CANADA FX DEBT-C$ hits 3-week low as appetite for risk fades
* C$ drops as a low as C$1.0764 against U.S. dollar
* Slide in oil prices helps fuel drop in C$
* Domestic bond prices higher across curve
By Frank Pingue
TORONTO, Oct 28 (Reuters) - The Canadian dollar fell to its lowest level in over three weeks on Wednesday along with a drop in other commodity-linked currencies given a slide in the price of oil and concern about corporate earnings.
The price of oil, a key Canadian export whose price often influences Canada's currency, fell below $79 a barrel given a weaker equity backdrop and a stronger U.S. dollar. [O/R]
That shook commodity-related currencies like Canada's as well as the Australian and New Zealand dollars.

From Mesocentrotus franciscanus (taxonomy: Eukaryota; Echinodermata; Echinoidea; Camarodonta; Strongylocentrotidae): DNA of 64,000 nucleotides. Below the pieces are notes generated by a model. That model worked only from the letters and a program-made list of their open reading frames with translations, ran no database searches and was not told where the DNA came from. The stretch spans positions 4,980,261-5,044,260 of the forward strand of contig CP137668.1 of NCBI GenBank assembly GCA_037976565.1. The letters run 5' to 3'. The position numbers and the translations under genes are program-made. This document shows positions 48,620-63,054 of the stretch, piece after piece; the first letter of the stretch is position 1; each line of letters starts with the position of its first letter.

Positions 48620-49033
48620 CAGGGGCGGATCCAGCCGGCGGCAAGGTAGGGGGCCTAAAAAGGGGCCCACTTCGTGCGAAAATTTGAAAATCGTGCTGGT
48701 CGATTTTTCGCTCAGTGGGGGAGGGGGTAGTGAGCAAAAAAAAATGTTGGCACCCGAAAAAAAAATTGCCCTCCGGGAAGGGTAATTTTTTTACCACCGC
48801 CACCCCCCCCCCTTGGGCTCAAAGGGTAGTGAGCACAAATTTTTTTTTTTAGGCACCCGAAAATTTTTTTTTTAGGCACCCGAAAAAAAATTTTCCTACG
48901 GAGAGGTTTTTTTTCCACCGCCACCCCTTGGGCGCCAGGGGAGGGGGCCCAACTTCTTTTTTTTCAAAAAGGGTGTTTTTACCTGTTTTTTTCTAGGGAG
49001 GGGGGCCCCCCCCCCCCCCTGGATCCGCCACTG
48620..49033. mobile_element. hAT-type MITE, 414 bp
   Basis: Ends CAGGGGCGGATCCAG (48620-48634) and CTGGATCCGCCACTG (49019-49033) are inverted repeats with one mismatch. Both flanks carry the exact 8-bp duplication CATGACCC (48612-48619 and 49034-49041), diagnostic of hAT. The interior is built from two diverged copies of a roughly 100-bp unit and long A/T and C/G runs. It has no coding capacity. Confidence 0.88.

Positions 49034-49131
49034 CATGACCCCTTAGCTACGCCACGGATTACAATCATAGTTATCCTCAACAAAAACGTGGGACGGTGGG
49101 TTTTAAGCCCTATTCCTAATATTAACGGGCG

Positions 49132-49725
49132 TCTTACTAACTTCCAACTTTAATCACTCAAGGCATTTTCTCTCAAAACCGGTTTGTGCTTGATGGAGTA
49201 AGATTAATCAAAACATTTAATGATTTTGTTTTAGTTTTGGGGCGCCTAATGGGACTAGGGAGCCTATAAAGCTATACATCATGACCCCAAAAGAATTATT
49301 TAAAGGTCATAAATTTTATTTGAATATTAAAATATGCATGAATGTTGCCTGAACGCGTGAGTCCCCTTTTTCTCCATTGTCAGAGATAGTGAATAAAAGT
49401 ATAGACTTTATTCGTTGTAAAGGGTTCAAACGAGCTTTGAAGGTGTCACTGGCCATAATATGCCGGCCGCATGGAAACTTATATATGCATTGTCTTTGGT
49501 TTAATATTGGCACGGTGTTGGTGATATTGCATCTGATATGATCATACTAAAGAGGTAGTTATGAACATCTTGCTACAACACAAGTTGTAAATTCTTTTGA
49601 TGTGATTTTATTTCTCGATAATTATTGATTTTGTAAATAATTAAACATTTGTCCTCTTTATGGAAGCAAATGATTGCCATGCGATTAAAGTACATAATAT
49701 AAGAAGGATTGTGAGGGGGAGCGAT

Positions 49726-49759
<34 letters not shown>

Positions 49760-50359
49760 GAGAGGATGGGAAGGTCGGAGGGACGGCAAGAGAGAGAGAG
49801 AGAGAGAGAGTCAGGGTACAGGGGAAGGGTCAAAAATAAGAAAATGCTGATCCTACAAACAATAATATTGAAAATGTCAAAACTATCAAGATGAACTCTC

"It's just more of a risk-off kind of appetite in the market," said David Bradley, director of foreign exchange trading at Scotia Capital.
"There's concern that there might be more weaker earnings reports coming out, that stocks are going to turn negative and so all of the risk-off trades are hitting the table at once."
At 7:35 a.m. (1135 GMT), the Canadian unit was at C$1.0764 to the U.S. dollar, or 92.90 U.S. cents, which marked its lowest level since Oct. 5. It was also down from C$1.0661 to the U.S. dollar, or 93.80 U.S. cents, at Tuesday's close.
Domestic bond prices were sitting higher across the curve as losses in European equities helped to boost demand for lower risk government debt.
(Editing by Chizu Nomiyama)
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